John and Polly A. Landers have had the following family: Hicklin J., a prominent rice farmer in Louisiana, and a manufacturer of machinery; Laurissa, the wife of Benedict White, a traveling salesman, who died Oct. 21, 1901, leaving her with one son, John Landers White, a member of the Society of the Sons of the Revolution; Louisa, who married George Neff, a business man of Kansas City ; Arlina, Mrs. Hendricks, whose husband was a prominent member of the legal profession. The death of Mr. White was the first for many years in the immediate family.
J. L. MATTHEWS, banker, farmer and prominent citizen of Mooresville, Morgan Co., Ind., is a descendant of an old and honorable New England family, and was born at Gardner, Worcester Co., Mass., Dec. 24, 1844. His parents, James C. and Alvira (Bush) Matthews, were both natives of Massachusetts, and his great-grandfather served in the Revolution, after which he settled on a farm. The original founders of the family in America came from Scotland in Colonial days, and were prominently identified with the settlement and development of New England. The parents of James C. Matthews had children as follows: Hezekiah, a resident of his native State, now over ninety years of age; Joel, a farmer; Lewis, a merchant; James C.; Mrs. Pratt; Mrs. Joseph Gile; Lydia, Mrs. Flint; and Miss Lucy. The parents were worthy members of the Congregational Church.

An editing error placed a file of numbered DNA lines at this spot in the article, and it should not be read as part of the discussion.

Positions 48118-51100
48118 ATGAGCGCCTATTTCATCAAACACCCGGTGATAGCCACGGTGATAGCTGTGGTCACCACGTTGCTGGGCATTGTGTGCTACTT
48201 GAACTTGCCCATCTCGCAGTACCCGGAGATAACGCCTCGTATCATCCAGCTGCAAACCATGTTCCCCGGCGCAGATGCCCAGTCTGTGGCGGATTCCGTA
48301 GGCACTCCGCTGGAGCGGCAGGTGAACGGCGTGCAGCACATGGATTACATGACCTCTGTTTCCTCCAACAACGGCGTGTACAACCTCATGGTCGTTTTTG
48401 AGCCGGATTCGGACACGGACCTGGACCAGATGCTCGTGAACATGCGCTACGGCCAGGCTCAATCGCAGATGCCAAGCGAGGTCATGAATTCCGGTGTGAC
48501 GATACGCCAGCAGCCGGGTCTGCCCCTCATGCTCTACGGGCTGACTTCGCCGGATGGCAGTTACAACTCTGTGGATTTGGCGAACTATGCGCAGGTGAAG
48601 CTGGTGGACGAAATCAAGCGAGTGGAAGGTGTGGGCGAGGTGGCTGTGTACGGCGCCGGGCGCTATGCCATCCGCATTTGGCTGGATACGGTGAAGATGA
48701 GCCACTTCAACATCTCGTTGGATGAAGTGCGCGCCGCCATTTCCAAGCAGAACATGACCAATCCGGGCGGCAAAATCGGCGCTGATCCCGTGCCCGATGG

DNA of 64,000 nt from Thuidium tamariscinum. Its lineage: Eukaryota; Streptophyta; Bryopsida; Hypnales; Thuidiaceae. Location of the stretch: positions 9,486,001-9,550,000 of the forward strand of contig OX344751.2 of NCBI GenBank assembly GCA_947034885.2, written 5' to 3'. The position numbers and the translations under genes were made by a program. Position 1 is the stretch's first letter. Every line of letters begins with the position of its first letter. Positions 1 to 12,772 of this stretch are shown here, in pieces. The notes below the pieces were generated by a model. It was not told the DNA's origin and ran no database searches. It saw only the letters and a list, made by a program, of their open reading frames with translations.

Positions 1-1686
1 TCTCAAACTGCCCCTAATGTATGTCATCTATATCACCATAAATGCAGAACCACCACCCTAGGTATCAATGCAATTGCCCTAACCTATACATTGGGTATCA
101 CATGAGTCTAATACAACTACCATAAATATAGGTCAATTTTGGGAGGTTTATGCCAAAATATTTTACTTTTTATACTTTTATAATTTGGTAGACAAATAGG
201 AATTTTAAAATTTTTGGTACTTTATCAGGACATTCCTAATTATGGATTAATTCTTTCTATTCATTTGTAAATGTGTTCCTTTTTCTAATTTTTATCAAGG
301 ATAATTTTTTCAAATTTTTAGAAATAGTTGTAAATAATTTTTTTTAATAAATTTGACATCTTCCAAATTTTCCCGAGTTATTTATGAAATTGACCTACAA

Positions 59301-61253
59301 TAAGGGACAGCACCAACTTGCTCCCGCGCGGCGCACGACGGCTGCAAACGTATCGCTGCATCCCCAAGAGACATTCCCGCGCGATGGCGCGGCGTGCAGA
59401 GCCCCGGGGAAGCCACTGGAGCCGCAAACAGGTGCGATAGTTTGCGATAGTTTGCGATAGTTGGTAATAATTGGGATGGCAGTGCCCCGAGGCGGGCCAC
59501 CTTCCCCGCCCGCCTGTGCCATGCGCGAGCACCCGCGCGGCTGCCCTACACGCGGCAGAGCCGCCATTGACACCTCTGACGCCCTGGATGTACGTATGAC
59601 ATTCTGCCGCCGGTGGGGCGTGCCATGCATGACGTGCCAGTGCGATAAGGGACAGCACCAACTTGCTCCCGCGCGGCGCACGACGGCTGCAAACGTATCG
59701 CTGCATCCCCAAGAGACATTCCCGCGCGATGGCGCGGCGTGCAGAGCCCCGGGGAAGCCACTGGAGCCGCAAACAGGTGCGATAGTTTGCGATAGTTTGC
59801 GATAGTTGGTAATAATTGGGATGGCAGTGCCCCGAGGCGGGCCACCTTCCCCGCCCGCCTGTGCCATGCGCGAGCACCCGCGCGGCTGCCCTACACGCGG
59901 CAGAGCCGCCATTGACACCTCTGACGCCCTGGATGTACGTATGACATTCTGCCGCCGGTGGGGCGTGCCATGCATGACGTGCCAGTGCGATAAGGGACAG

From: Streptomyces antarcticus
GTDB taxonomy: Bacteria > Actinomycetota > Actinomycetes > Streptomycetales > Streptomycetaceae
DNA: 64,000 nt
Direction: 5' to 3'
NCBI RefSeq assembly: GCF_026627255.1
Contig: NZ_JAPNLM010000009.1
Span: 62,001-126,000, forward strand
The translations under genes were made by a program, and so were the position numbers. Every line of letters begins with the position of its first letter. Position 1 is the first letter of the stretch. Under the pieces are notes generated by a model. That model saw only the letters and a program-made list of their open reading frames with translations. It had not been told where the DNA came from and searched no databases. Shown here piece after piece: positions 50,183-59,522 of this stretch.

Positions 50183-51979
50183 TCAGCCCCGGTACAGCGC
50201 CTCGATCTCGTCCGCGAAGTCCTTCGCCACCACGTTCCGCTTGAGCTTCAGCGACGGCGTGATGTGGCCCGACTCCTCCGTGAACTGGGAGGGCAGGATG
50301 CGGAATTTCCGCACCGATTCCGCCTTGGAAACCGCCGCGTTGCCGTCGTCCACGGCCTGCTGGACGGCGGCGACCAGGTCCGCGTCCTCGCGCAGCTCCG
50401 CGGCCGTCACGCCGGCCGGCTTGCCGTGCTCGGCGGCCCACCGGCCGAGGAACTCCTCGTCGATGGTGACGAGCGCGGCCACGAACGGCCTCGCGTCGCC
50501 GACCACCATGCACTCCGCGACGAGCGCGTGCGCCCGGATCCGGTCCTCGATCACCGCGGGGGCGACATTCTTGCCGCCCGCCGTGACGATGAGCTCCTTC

James C. Matthews lived at Gardner all his life, there marrying and rearing his family. He died in 1854. He was one of the original promoters of the chair industry at that place, which developed into the most extensive chair manufacturing locality in the world. He owned a farm which he lived on and operated during the summers, working at chair-making during the winters, and he accumulated ample means for subsistence in his old age. He was a man devoted to the welfare of his family and secured the best possible educational advantages for them. His wife was Alvira Bush, daughter of Artemas Bush, a native of Massachusetts and a farmer by occupation, whose children were: Alvira, Mrs. Matthews; Maria, who never married; and a son, who died young. Mrs. Matthews died in 1876. Both she and her husband were consistent members of the Congregational Church. Their children were: Ephraim, who became a chair manufacturer in Massachusetts; Eliza, Mrs. Charles Averill; Miss Lucinda; Alvin, a butcher; J. L.; and Sarah, Mrs. Jacob Holden.